In Revelation 6:9, it is said of some there that when the fifth seal was opened, "I saw under the altar the souls of them that were slain for the Word of God, and for the testimony which they held." That is, they would rather be slain than go contrary to the Word of God. They would keep themselves close to the Word whatever became of their lives and of their estates. "I saw the souls of those and they were under the altar, they were under God's protection." Oh, surely they were such as trembled at the Word of God - and God looks at such souls. The soul of such a one shall lie under the altar, shall be in God's eye. That soul so trembles that it would rather lose life and all than do anything against God's Word.

Jeremiah Burroughs
June 2, 1644

Thursday, April 26, 2007

The Gospel(less) According to Rick Warren

No one has exemplified the market-driven approach better than Rick Warren, pastor of the huge Saddleback Church in southern California and author of The Purpose-Driven Church and The Purpose-Driven Life. While Warren is open and up-front about his philosophy, strategy and methods, nevertheless things are not always as they appear. For example, “purpose-driven” sounds better than “market-driven” but it is basically the same thing. In his book The Purpose-Driven Life, his opening statement is, “It is not about you,” then turns around and writes a whole book about “you.” He belittles pop-psychology then repeatedly promotes it by simply calling it something else. He publicly cuts ties with Robert Schuller, then regurgitates some of the most odious things that Schuller has been teaching for thirty years. He claims commitment to the Scriptures then undermines them at almost every turn. He will tell his followers that he is not tampering with the message but only reengineering the methods, when in fact he has so altered the message as to make it all but unrecognizable.

This brings us to his most disturbing alteration, the gospel itself. To charge Warren with modification of the gospel is an ugly accusation, one that should not be made lightly. What is the evidence for such an indictment? Consider the following:

In the video that accompanies the “40 Days of Purpose,” Warren leads his listeners in prayer at the end of the first session. The prayer goes like this:

"Dear God, I want to know your purpose for my life. I don't want to base the rest of my life on wrong things. I want to take the first step in preparing for eternity by getting to know you. Jesus Christ, I don't understand how but as much as I know how I want to open up my life to you. Make yourself real to me. And use this series in my life to help me know what you made me for." Warren goes on to say: "Now if you've just prayed that prayer for the very first time I want to congratulate you. You've just become a part of the family of God."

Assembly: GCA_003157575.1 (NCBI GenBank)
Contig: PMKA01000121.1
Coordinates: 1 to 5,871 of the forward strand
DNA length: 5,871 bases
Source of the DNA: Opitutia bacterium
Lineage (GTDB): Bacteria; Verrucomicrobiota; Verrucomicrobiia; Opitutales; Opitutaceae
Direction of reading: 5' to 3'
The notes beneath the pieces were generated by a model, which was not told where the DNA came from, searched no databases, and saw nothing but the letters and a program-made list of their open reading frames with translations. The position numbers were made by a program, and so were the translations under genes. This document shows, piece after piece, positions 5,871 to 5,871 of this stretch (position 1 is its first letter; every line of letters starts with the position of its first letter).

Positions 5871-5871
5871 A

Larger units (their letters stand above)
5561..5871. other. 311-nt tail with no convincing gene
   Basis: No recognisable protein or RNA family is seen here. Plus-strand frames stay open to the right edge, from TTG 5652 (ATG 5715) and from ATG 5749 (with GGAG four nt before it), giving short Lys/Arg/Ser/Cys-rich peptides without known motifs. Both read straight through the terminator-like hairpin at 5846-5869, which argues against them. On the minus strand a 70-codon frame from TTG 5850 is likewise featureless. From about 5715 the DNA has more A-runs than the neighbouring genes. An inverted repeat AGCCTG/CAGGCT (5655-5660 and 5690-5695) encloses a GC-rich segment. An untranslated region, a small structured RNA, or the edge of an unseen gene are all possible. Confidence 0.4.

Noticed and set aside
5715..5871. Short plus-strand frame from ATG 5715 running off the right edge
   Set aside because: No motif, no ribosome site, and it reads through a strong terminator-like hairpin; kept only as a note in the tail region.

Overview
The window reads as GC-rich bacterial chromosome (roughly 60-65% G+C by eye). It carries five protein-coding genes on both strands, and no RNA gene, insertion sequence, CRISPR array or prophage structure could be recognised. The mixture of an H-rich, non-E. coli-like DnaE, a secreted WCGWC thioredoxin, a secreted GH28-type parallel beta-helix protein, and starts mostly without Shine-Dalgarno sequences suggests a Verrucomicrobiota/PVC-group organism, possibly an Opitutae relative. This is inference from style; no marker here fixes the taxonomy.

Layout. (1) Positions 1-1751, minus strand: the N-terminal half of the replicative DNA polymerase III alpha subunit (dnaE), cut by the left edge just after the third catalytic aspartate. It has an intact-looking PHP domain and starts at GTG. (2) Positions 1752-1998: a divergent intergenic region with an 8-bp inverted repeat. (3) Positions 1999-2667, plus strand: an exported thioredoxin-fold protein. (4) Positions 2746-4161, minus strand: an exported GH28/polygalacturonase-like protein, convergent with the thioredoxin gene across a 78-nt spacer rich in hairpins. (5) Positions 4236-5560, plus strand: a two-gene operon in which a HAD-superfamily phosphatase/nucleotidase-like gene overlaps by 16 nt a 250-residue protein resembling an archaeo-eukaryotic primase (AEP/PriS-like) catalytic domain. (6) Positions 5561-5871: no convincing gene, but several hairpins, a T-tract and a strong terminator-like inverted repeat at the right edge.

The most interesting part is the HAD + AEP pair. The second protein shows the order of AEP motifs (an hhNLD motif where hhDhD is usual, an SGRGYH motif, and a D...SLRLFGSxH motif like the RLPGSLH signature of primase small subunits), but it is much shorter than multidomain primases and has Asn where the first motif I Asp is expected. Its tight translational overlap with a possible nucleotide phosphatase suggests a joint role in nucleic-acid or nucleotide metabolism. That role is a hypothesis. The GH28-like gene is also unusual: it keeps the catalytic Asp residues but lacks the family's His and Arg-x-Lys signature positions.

Warren would be hard-pressed to find biblical backing for this presentation of the gospel. We find nothing here about sin, grace, repentance, the person of Christ, Calvary, faith, judgment, or the resurrection. This is the ultimate in a mutilated, seeker-sensitive gospel: the seeker comes to Christ in order to find his purpose in life, not to receive forgiveness from sin and the righteousness of God. Then, to pronounce someone a full-fledged member of the family of God because he has prayed such a prayer (based on minimal, if any, understanding of the person and work of Christ), is beyond tragic.

For full article click here.


Wednesday, April 25, 2007

T4G Book is Finally Released

Proclaiming the gospel is without a doubt the most important task of pastoral ministry, yet often other seemingly urgent activities can obscure it. From time to time all pastors and preachers need a fresh reminder of the primacy of the gospel.
Preaching the Cross does just this. It is a call to preaching the gospel as the center of pastoral ministry. This volume showcases an unprecedented combination of pastors representing a variety of evangelical traditions. Though they may differ on some secondary points of church practice, they all enthusiastically celebrate the centrality of the cross of Christ.
“This book on preaching the cross is written by the best of men who know the grace of the crucified Christ and serve in the power of his resurrection. It is a call for other ministers of the gospel to faithfully proclaim the message of the cross and the empty tomb. It is also an invitation to share in the fellowship of godly pastors who stand together for Jesus in a world that needs the gospel.” - Philip G. Ryken, Senior Minister, Tenth Presbyterian Church and Board of Trustees, Westminster Theological Seminary

Was the Apostle Paul an Arminian??

In defense of this I will do as John MacArthur likes to say and point out that "the meaning of the text is the text."

Acts 9:1-19

9:1 But Saul, still breathing threats and murder against the disciples of the Lord, went to the high priest 2 and asked him for letters to the synagogues at Damascus, so that if he found any belonging to the Way, men or women, he might bring them bound to Jerusalem. 3 Now as he went on his way, he approached Damascus, and suddenly a light from heaven flashed around him. 4 And falling to the ground he heard a voice saying to him, “Saul, Saul, why are you persecuting me?” 5 And he said, “Who are you, Lord?” And he said, “I am Jesus, whom you are persecuting. 6 But rise and enter the city, and you will be told what you are to do.” 7 The men who were traveling with him stood speechless, hearing the voice but seeing no one. 8 Saul rose from the ground, and although his eyes were opened, he saw nothing. So they led him by the hand and brought him into Damascus. 9 And for three days he was without sight, and neither ate nor drank.